WWJ: Any final thoughts or wishes to pass on to groundwater professionals reading this in Water Well Journal?
Butcher: Our industry is fortunate that it provides one of the resources required to sustain life. Although part of the industry is indeed mature, there is an untapped potential that matches the significant challenges of locating sufficient potable supplies, developing and implementing treatments to restore groundwater to potable/useable inventories, and maximizing technologies to capture and store supplies. And yes, I know all of this must be done in a complex regulatory environment to which all sections are subject in a time of extremely expensive capital equipment.

While I have heard that even with the employee shortage and the supply chain disruptions that most companies have had really good years financially since March 2020, I do hope that all companies have also been saving and investing for the future economic conditions that eventually always change.

My final hope is that the industry in general continues through its expertise and growing professionalism to totally put to rest the stigma of the well digger.

Kathy was the backbone of NWWA during my 25 years there. She helped it grow from a small trade group to a large trade and professional society for over four decades now.
Jay Lehr, Ph.D.
NWWA executive director, 1968-1991

She was perfect for a role at NWWA . . . and that perfection played out over the many years she spent at the Association. As Kathy grew in her role, she became even more valuable to the organization and to the industry. The day she walked in the door was a lucky day for NGWA. She was a joy to work with and it is hard to imagine the place without her.
Anita Stanley
WWJ editor, 1972-1999, NGWA publisher, 1991-2002

Kathy brought to her work at the Association not only the insights to the challenges of operating a family water well business, she also brought a strong work ethic. In my working days, I prided myself at being the first to arrive and the last to leave. Except there was always one colleague who was better than me on both ends of the workday—Kathy.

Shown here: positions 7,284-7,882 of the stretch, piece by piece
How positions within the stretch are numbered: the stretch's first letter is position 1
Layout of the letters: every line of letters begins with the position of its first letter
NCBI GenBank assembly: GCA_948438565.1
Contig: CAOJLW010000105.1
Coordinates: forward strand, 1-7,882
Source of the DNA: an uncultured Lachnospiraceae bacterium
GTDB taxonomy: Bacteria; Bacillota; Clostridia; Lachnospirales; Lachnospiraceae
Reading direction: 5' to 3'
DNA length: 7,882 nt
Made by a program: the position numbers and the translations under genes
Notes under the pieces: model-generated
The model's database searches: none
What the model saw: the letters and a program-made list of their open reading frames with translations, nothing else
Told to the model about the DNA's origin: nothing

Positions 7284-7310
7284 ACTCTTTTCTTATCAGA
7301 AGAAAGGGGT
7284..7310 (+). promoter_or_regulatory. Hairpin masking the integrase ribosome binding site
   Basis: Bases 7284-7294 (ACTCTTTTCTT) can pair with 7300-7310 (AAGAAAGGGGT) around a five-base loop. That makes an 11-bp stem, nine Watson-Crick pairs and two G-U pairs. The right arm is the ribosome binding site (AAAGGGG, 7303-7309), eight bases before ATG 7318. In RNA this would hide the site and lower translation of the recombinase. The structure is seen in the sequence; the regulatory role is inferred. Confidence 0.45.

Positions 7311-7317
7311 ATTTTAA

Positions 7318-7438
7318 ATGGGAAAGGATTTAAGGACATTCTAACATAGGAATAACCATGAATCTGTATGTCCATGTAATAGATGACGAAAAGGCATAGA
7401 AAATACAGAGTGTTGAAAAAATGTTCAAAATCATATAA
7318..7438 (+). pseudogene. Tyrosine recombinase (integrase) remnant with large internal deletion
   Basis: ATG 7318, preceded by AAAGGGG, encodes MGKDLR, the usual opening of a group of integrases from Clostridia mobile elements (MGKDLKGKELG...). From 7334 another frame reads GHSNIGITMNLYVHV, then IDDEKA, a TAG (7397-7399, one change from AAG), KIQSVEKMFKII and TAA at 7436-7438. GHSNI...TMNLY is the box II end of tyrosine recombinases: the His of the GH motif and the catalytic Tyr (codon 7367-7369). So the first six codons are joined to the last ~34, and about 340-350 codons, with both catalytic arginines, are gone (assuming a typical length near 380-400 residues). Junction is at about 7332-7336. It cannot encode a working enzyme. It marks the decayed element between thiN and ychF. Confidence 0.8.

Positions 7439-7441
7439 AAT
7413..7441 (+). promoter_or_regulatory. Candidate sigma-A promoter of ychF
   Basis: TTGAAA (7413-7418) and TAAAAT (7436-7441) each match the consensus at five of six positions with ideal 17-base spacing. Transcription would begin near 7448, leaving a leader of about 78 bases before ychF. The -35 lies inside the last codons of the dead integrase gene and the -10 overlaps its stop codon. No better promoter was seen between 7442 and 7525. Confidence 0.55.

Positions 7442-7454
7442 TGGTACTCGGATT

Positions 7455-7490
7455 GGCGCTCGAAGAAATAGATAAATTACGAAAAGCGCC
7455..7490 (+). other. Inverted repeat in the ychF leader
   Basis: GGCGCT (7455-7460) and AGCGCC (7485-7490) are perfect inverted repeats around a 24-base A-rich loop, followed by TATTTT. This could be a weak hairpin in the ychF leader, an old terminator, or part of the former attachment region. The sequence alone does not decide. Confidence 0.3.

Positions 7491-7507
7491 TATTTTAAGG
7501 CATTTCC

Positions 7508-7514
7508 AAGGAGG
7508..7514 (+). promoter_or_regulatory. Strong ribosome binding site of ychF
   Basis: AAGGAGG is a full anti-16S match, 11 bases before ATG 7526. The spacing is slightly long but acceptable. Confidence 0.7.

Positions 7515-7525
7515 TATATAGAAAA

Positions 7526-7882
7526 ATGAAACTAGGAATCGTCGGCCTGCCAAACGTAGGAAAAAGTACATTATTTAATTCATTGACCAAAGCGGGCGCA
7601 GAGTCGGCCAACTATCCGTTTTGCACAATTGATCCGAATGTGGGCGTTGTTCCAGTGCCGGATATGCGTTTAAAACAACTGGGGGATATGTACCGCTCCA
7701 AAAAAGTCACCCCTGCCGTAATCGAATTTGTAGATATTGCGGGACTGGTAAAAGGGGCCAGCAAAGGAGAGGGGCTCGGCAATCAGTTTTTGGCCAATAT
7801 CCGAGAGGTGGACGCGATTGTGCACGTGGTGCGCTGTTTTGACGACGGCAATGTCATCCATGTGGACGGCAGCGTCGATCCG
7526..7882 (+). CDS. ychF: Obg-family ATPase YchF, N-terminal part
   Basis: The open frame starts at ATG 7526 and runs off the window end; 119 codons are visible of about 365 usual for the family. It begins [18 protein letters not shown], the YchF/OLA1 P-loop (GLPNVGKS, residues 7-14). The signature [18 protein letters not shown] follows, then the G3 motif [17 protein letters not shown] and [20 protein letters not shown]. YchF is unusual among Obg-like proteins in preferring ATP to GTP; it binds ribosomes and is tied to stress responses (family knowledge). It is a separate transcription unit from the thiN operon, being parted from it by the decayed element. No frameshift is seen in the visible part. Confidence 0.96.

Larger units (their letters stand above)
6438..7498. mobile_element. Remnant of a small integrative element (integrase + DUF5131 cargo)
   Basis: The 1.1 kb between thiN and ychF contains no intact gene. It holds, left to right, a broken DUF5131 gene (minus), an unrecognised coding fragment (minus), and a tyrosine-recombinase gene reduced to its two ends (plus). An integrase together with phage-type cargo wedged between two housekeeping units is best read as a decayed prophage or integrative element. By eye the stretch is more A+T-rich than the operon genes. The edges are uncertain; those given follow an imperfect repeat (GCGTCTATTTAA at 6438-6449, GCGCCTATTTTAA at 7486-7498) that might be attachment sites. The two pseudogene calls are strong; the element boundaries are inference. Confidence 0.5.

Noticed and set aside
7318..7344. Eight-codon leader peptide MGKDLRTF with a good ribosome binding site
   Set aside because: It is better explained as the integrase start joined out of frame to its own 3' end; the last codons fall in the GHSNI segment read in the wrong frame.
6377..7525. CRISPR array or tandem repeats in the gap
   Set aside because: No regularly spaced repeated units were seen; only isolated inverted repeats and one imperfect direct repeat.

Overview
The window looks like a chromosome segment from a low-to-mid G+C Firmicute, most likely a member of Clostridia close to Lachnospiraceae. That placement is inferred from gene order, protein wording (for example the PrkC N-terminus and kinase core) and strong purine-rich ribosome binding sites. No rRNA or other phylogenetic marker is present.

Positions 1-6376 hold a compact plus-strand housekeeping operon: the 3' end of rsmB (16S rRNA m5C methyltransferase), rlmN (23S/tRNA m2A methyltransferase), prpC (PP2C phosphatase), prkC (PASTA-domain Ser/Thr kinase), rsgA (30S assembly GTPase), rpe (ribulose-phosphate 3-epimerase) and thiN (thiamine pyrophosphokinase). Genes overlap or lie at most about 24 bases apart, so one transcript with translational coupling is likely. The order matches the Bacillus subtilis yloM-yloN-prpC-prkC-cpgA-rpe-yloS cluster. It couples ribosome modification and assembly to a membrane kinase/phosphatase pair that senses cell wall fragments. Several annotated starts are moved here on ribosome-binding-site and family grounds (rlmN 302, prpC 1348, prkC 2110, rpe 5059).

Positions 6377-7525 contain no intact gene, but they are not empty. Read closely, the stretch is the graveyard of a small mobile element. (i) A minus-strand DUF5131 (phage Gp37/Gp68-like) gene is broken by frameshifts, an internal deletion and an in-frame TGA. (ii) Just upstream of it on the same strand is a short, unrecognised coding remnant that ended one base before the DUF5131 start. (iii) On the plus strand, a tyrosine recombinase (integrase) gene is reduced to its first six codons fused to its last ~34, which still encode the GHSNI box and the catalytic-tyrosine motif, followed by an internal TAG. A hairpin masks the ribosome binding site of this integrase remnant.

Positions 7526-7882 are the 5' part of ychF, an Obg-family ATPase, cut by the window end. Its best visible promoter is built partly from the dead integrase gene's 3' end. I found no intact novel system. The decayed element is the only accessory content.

Kevin McCray, CAE
NGWA CEO, 1995-2017, WWJ assistant editor, 1979-1983

Whatever project we were working on, she was proficient in what we were doing to aid us in achieving the desired goals. We would basically start with little or nothing and end up building an important part of the current NGWA knowledge set. Just look at where NGWA started and where it is now. Kathy deserves a lot of the credit, which she is too humble to admit!
Jack Henrich, MGWC, CVCLD, CGD
NGWA president, 2010

Kathy embodies NGWA to me. It appeared she was in every aspect of the organization at times. She gave it the spirit for every job that had a need. She was the planner, organizer, and expediter personified!
John Schneiders, Ph.D.
The Groundwater Foundation’s McEllhiney lecturer, 2002

There is no doubt NGWA, and the entire groundwater profession, is better because of Kathy. I’ll also add that I know I am a better association professional because of Kathy. I am sure many of her past and present colleagues would say the same about themselves.
Thad Plumley
NGWA director of publications, 2004-present, WWJ senior editor, 2000-2004

She is a consummate professional with a work ethic that is unparalleled today. Over the past 49 years with the Association, she has contributed more to the organization and industry than any person before and more than likely after her. Her contributions are far too many to count, but we can measure the accomplishments by the footprint she will leave behind.
Terry S. Morse, CAE, CIC
NGWA CEO, 2017-present

Thad Plumley is the editor of WWJ and director of information products at the National Ground Water Association. He can be reached at tplumley@ngwa.org, or (800) 551-7379, ext. 1594.